DG: Dead Before Dawn boasts the first ever one hundred percent Canadian feature film shot in stereoscopic 3D. 3D films made their emergence unto audiences in the early eighties yet never really caught on. Now it seems to be the technique of choice especially in the horror genre. At screenings and film festivals what has been the over all impression of experiencing the film on another level?
AM: 3D has really made leaps and bounds like you’d said from where it was to where it is today. The fact that we were able to shoot an independent, free from the studios would not be possible even three years ago. We were able to shoot on two red-one cameras. It was affordable, with a quasar rig, which was also affordable. So since 3D technology has grown so much and can be acquired for a relatively great price we’re able to be more creative with it. Even with a modest budget we were able to create a very unique, different look. It wasn’t like Transformers or huge 3D CGI shots. It was more like we have this really cool shot of a 3D bubble when someone is talking on the phone. So say Christopher Lloyd is on the phone and the bubble is in a negative space. And then the bubble itself is in 3D. There are little, unique quirks in this film that have never been done in 3D before. We were being very creative with our choices because of the ability to be free and creative in this 3D world. A lot of things have never been tried before. So why not try them? Here’s the time. I think you’ll see a lot more 3D independent films.
The reaction has been really solid. The 3D that we chose is really submersive so nothing’s really gimmicky popping out at you. It’s very submersive. It’s more like Hugo and Martin Scorcese’s vision. You get to explore and look more within the frame rather than things coming out at you. Audiences have been coming up and saying things like, ‘you know usually 3D really drives me crazy or gives me headaches or it bothers me.’ The 3D we chose to go for is much more comfortable and you get to sit back as an audience member and get to unravel and explore the frame rather than it coming out right at you.
I think that’s a really different look in the 3D world. It’s been great. People are happily surprised. Because of the 3D aspect in the film people were thinking oh because it’s a comedy things were going to be really in your face and blood everywhere. It’s really classy 3D (laughs). Nothings coming out at the audience so people were a little surprised by that, they also really love it.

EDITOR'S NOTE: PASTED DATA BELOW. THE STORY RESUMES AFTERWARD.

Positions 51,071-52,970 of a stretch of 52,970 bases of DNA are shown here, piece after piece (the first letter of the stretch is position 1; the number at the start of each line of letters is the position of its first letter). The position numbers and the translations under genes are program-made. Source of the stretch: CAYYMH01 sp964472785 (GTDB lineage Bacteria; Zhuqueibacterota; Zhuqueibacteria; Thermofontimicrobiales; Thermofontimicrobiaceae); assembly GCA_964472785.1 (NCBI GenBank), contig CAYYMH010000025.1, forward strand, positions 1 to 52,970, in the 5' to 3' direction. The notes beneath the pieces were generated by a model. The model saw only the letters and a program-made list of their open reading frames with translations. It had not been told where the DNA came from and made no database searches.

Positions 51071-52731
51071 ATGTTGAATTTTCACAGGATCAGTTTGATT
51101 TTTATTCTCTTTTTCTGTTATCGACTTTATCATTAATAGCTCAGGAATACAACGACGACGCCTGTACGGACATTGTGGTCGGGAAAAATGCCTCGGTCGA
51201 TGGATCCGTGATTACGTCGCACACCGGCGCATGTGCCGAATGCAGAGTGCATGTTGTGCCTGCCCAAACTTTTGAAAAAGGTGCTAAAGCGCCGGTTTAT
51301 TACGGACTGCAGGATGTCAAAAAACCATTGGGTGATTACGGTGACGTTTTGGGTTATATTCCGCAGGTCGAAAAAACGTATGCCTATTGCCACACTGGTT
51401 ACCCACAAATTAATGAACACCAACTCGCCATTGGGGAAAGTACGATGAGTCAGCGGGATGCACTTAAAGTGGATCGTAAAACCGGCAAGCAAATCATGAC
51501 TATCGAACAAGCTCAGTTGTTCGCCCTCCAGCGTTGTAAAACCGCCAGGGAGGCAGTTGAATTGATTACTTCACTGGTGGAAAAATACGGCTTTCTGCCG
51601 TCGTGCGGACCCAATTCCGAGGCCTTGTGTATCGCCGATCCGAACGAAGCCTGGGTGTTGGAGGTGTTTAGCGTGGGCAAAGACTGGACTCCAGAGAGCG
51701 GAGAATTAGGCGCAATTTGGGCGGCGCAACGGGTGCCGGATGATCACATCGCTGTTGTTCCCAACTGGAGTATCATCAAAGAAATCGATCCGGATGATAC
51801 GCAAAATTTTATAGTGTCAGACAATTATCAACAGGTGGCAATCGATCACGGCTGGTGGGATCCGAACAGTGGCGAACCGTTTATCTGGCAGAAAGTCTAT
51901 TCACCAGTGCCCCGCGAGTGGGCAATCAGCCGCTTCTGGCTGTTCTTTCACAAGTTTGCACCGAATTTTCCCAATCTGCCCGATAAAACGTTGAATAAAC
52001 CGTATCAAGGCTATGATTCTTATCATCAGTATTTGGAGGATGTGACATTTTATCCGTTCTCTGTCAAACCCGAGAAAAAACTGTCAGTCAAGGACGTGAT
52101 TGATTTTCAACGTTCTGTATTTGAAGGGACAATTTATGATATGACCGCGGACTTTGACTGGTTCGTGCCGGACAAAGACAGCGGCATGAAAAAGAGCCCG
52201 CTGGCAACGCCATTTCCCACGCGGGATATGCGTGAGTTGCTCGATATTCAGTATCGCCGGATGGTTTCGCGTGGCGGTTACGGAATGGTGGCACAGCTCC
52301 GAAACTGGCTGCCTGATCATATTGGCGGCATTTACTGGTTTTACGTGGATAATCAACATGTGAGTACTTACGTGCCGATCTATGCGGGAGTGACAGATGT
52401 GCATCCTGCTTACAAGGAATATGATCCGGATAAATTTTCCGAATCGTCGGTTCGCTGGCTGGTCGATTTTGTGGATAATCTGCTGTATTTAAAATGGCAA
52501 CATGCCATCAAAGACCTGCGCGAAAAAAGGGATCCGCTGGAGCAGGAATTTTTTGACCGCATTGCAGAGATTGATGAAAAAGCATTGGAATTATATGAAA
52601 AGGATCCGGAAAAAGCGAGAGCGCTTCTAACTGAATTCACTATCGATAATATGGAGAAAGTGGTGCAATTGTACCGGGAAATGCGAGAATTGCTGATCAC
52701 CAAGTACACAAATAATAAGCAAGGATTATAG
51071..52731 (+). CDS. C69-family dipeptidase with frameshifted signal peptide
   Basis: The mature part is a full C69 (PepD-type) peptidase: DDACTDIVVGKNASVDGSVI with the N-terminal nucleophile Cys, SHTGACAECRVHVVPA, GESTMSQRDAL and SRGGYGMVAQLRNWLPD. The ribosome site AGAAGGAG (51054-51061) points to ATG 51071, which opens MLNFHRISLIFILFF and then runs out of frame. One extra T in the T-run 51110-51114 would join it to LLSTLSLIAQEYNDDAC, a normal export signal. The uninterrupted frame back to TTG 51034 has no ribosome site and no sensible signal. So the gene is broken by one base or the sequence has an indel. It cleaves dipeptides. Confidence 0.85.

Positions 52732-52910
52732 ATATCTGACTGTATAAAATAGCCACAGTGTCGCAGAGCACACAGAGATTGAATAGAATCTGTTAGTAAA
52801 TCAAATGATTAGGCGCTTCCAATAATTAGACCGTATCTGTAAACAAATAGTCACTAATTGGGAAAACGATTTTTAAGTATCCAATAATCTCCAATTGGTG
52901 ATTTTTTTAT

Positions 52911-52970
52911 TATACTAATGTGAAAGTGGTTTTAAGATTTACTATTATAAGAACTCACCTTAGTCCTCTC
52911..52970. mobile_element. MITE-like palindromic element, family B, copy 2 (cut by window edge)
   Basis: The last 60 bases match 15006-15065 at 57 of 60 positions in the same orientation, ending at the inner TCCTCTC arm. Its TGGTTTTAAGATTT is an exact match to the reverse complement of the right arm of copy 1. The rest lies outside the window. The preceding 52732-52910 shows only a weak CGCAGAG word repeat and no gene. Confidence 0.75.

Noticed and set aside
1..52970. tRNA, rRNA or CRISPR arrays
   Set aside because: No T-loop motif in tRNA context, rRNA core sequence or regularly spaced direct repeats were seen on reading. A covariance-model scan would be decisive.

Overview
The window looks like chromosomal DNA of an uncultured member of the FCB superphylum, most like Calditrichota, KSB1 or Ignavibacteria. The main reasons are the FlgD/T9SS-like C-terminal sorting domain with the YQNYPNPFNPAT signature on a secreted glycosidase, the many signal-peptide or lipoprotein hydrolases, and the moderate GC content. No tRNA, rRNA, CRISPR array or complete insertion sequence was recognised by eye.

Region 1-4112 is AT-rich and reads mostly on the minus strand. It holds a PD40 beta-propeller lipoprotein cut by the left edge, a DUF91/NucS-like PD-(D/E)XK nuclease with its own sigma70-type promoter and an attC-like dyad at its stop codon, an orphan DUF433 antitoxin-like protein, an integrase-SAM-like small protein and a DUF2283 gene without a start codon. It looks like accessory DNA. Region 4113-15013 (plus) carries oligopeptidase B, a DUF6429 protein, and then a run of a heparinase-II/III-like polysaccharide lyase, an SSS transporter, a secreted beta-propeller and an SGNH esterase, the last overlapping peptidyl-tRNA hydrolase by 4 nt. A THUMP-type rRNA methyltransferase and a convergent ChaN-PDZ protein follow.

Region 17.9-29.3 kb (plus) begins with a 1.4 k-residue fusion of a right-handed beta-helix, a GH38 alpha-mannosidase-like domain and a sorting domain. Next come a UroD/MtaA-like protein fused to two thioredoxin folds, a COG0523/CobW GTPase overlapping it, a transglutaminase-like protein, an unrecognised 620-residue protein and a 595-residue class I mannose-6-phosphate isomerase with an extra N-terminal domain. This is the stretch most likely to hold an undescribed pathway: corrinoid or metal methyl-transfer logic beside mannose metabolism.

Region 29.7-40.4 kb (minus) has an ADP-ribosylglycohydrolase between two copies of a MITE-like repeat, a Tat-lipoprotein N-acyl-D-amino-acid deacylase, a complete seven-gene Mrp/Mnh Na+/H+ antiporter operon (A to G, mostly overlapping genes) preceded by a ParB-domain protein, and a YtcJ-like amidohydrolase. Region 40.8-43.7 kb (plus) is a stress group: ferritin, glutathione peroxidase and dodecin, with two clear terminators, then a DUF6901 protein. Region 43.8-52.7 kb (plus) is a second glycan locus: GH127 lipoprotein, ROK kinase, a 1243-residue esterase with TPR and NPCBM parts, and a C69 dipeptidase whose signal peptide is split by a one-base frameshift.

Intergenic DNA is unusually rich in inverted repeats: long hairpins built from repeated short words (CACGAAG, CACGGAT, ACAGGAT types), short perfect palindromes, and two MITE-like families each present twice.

DG: April, it’s been well documented you’re a native of Niagara Falls. What was the decision to shoot in such locations as St. Catharines, Port Colbourne and Niagara? Will fans recognize the locale?
AM: Fans will definitely recognize a lot of the locations in Niagara, Port Colbourne and St. Catharines. To me, our last two films were shot in Niagara too. Niagara has a really unique feel to it. It has a really different look. We wanted to have a world that was sort of stand-alone because the curse and the whole magic element of the film. To find those locations you really have to go outside of a major city centre. When we were looking for the antique shop we wanted something really unique that had somewhat of an underbelly or seedy feel to it. Same with the cemetery, we wanted a really old, unique looking cemetery. We were able to find those in Port Colbourne. You’ll see in the trailer there is this blue antique building which is like this gorgeous, bright blue. For us, color and vibrancy is crucial. We were really looking for that. Niagara has this really unique spectrum of all those things color, vibrancy, architecture, you can find a lot of older buildings and cemeteries. We’re also right up the road so we can do locations scouts anytime we want which really helps.
DG: Absolutely I find the architecture breath taking and I’m often heartbroken over how many of these buildings have been simply abandoned on Queen Street and stuff like that too.
AM: Me too! Gravy Train was shot on entirely on Queen Street and around it. A lot of the buildings that we had shot in are no longer. It’s a very sad thing because for film what you look for is very unique brick structure and stuff. All of those little details that’s what inspires directors and writers to use the space.
DG: I live just around the corner from there. I see quite a bit of it.
AM: Oh great (laughs). It also helps being born and raised in Niagara. It really helps in situations like we had to use a football field and a high school. To be able to go back to my high school and ask if they could help out; it’s the personal relationships and the interpersonal touch, the community that is there to help you I can just say thank God for them. A lot of things that we were trying to achieve with Dead Before Dawn would never have been possible. Because of the personal relationships, friends and community support those things were able to come to life on the big screen. We’re forever grateful for so many things the Niagara community have given to us.
DG: That is very cool to have that kind of support, absolutely.
While writing the script Tim did you envision some of the actors playing their respective roles such as Christopher Lloyd playing Horus Galloway?
TD: Yes, indeed. Actually the role of Horus Galloway was written specifically with Christopher Lloyd in mind. He’s been someone I’ve looked up to since I was a kid.
DG: ….Back to the Future, sure, yeah.